Wednesday, April 23, 2014

Criteria for Success?

Recently a psychologist gave an interview about his book which disparaged the 12-step recovery programs designed to help people kick addictions. His main point was that since the programs have a 90-95% recidivism rate that they are ineffective. He pointed out that people have to go through rehab several times before it works. He suggested they be changed, improved and at minimum, stop marketing themselves as more effective than they are for all people. The programs might work for a minority of people, but most others should try other methods to kick addictive habits. He was touting his own program which seemed to be more successful.

By his criterion, most of the medical and psychological profession is a failure. 90% of heart disease patients don't change their lifestyles; they're recidivists. Even Cognitive Behavioral Therapy (CBT) has varying success rates for different conditions and, according to people who have participated in it for different conditions, report that they have to go through several blocks of sessions. Sounds a lot like 12-step programs.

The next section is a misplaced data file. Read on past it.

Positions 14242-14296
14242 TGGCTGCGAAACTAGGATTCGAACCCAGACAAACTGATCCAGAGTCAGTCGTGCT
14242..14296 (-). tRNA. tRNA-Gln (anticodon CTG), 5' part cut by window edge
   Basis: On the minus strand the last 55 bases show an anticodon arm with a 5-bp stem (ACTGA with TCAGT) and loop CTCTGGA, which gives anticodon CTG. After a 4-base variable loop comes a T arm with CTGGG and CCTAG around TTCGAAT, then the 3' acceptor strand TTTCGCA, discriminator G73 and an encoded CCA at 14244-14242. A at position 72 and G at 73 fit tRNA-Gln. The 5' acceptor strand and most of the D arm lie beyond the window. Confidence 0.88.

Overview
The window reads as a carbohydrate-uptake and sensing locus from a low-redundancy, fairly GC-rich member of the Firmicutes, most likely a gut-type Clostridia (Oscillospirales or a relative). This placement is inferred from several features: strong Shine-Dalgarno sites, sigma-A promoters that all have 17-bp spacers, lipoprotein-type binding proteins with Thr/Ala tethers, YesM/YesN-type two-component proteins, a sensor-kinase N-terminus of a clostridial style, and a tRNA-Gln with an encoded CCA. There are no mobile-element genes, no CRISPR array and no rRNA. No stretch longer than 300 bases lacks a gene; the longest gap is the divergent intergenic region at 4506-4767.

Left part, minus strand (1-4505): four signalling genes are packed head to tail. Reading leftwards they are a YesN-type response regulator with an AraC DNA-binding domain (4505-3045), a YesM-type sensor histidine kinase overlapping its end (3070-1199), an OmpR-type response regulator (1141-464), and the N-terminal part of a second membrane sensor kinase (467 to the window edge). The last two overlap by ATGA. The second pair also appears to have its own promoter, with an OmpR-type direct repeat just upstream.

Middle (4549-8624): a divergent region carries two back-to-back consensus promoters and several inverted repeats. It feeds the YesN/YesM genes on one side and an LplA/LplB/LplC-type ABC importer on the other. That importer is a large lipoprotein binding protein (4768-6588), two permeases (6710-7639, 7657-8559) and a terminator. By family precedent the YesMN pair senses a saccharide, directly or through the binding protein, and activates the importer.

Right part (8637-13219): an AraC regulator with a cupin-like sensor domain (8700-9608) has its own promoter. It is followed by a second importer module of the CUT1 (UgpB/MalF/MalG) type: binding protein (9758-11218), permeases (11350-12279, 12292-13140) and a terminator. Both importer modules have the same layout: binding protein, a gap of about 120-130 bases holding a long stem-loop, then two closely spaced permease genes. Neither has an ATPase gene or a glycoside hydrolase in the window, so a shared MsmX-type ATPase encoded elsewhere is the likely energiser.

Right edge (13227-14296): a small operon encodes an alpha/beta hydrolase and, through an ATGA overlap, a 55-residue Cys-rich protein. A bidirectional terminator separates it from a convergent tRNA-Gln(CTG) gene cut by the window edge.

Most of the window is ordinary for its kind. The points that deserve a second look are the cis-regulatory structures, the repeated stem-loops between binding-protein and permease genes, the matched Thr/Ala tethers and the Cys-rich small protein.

One thing going for this psychologist and the medical profession: they keep testing, studying, investigating better and better methods. Thus, his last complaint against 12-step programs is that they haven't really changed much since they were developed 80 years ago. Well, I can't say much about that. CBT has been around since Freud though. Most of the testing about CBT is to test its efficacy against other methods such as pharmaceuticals, different ...ectomies, etc.

We have all faced trying to change a bad habit, and we have all failed to some extent, just ask any of our spouses. We all fail until we find the right moment and the right method to create a change. Then whatever method we've used is a success. It might be the method or it might be an accumulation of methods (the 1000th time our spouse has told us to do something...?!). Our organizations might have tried Total Quality Management, Just-in-Time, Lean, Six Sigma, Theory of Constraints, Quick Response Manufacturing...and any other organizational change method (that also have failure rates of 65-85%) and it's often not until we start concept XYZ and everything falls in place that we find operational and strategic success. Does that mean all the other methods have been failures? Or does it mean that we've created enough of a critical mass in organizational dynamics to turn the corner and no matter what the "new" method is, it's going to be a success?

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